Cesium Permanganate

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cesium permanganate is an inorganic compound containing two sulfate ions. It is a colorless or grayish solid that dissolves very easily in water. It is commonly used in chemical research for preparing metal complexes, for example in studies of electrochemistry and catalysis. The compound is also a reagent for extracting cesium metal from other compounds and is useful in the preparation of cesium-containing alloys, such as the nickel-manganese-cobalt/graphite battery electrode.

In one embodiment of the present invention, cesium alum is converted to cesium permanganate by an aqueous conversion and precipitation reaction using a critical stoichiometric excess of a water-soluble permanganate salt. The preferred reagent is potassium permanganate (KMnO4) since it is readily available and less expensive than other alkaline metal permanganates such as calcium or barium. However, any water-soluble permanganate salt may be employed as long as it does not form an insoluble percipitate with sulfate at the final pH of the solution.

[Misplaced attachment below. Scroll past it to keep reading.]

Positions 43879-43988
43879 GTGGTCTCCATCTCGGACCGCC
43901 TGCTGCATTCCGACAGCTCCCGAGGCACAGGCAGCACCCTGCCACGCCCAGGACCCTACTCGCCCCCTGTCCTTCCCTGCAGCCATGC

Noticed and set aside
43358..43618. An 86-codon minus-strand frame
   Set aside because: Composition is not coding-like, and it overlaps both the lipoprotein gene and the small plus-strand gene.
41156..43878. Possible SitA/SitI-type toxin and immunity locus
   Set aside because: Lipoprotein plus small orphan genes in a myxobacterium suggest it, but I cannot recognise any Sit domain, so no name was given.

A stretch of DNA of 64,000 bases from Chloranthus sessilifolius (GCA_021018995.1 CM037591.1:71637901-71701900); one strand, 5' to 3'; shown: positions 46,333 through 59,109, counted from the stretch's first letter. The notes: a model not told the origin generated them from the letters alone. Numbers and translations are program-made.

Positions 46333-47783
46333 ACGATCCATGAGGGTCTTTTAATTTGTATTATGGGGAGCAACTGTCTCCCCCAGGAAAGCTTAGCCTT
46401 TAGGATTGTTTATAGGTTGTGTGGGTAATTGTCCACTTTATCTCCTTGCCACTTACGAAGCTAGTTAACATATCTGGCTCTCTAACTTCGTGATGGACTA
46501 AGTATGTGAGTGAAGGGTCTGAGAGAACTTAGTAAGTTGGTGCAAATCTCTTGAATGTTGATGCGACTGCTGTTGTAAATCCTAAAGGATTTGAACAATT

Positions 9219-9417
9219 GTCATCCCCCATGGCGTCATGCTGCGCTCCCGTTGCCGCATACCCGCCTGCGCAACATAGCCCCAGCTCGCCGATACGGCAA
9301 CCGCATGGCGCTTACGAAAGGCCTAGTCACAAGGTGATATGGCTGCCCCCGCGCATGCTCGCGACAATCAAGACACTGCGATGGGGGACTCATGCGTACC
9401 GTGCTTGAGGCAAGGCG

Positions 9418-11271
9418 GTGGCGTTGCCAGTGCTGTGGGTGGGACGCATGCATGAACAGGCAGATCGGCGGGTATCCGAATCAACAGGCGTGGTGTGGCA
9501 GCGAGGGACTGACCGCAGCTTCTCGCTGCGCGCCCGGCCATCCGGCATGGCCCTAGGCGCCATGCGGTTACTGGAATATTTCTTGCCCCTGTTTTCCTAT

During the conversion reaction, most of the cesium in the alum is converted to cesium permanganate as a crystalline precipitate. The remainder remains in solution as a supernatant. The crystalline cesium permanganate precipitate can be separated from the solution and dried to obtain the desired solid.

The crystalline cesium permanganate can be further processed to prepare other commercially desirable cesium compounds, such as cesium carbonate and cesium delta manganese dioxide. In these further processing steps, the aqueous solution at the end of the key reaction is reacted with a permanganate reducing agent to obtain cesium carbonate solution and cesium delta manganese dioxide as a separate precipitate.